WASHINGTON - The impending snowstorm could be the first big snow event for the D.C. region this winter, but that doesn't mean local governments are rolling in unspent storm cleanup money.
Much of the money set aside for snow cleanup in Virginia and Maryland already has been spent.
"We really haven't had to pull out the plows, but we have been treating the roads as needed," says Virginia Department of Transportation spokeswoman Joan Morris.
The state allocated $55 million for Northern Virginia, but so far has spent about $31 million on this winter's small snow and ice events.
That expenditure only counts for Northern Virginia, not areas of the state to the south and west which get their own allocations.
Morris says the money has to last the rest of the winter. In the past, there have been some pretty bad storms in March.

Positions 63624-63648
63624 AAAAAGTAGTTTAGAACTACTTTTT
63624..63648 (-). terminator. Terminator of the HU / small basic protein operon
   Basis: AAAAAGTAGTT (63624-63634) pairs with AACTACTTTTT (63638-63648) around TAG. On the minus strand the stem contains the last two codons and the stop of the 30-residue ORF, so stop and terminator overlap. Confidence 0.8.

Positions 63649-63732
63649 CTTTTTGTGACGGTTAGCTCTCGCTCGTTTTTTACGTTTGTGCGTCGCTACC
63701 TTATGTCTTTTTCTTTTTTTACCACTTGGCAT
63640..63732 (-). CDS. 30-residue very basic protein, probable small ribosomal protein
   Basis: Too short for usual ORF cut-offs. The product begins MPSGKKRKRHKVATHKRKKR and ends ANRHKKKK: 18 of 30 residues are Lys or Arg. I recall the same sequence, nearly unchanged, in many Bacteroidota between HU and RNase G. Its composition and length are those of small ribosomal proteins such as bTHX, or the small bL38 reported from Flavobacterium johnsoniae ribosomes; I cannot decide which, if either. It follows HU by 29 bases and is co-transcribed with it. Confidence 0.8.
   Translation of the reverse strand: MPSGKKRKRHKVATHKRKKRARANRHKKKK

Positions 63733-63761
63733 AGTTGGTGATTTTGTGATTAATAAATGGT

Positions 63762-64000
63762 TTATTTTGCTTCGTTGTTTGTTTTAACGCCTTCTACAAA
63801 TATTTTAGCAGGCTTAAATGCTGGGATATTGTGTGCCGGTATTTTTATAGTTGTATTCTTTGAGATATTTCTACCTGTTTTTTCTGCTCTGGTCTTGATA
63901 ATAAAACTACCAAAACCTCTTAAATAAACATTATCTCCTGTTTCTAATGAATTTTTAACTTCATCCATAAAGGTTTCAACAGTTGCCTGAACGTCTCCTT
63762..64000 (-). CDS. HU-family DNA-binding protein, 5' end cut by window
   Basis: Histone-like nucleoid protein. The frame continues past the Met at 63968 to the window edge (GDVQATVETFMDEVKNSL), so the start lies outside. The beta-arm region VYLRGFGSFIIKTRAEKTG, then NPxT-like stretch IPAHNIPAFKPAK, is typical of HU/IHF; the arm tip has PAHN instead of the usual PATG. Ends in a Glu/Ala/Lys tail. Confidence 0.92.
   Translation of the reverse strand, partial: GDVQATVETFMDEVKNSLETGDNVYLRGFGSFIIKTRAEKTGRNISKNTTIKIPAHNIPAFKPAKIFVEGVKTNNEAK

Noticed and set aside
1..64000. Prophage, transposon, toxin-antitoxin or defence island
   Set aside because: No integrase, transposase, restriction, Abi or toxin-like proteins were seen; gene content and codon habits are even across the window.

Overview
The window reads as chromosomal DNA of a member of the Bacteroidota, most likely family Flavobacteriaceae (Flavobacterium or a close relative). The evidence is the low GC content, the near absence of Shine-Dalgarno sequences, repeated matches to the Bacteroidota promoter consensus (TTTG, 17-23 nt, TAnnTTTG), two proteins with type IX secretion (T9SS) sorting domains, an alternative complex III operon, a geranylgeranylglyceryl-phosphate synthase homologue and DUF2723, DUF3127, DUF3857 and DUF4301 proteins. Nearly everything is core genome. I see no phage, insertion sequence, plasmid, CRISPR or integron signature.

In Maryland, State Highway Administration spokesman Dave Buck says the state has spent its entire $41 million budget on little storms. Maryland has 17,000 miles of state-run roads.
"We've got to have our trucks out there. We can't ever be the agency that says we didn't see that one coming," Buck says.
Suburban Maryland has had very little snow this winter, but Buck says parts of Western Maryland have seen up to 150 inches.
Morris says if, for some reason, VDOT has money left in its snow clearance budget after the last snow, it will be used for the inevitable pothole repair.
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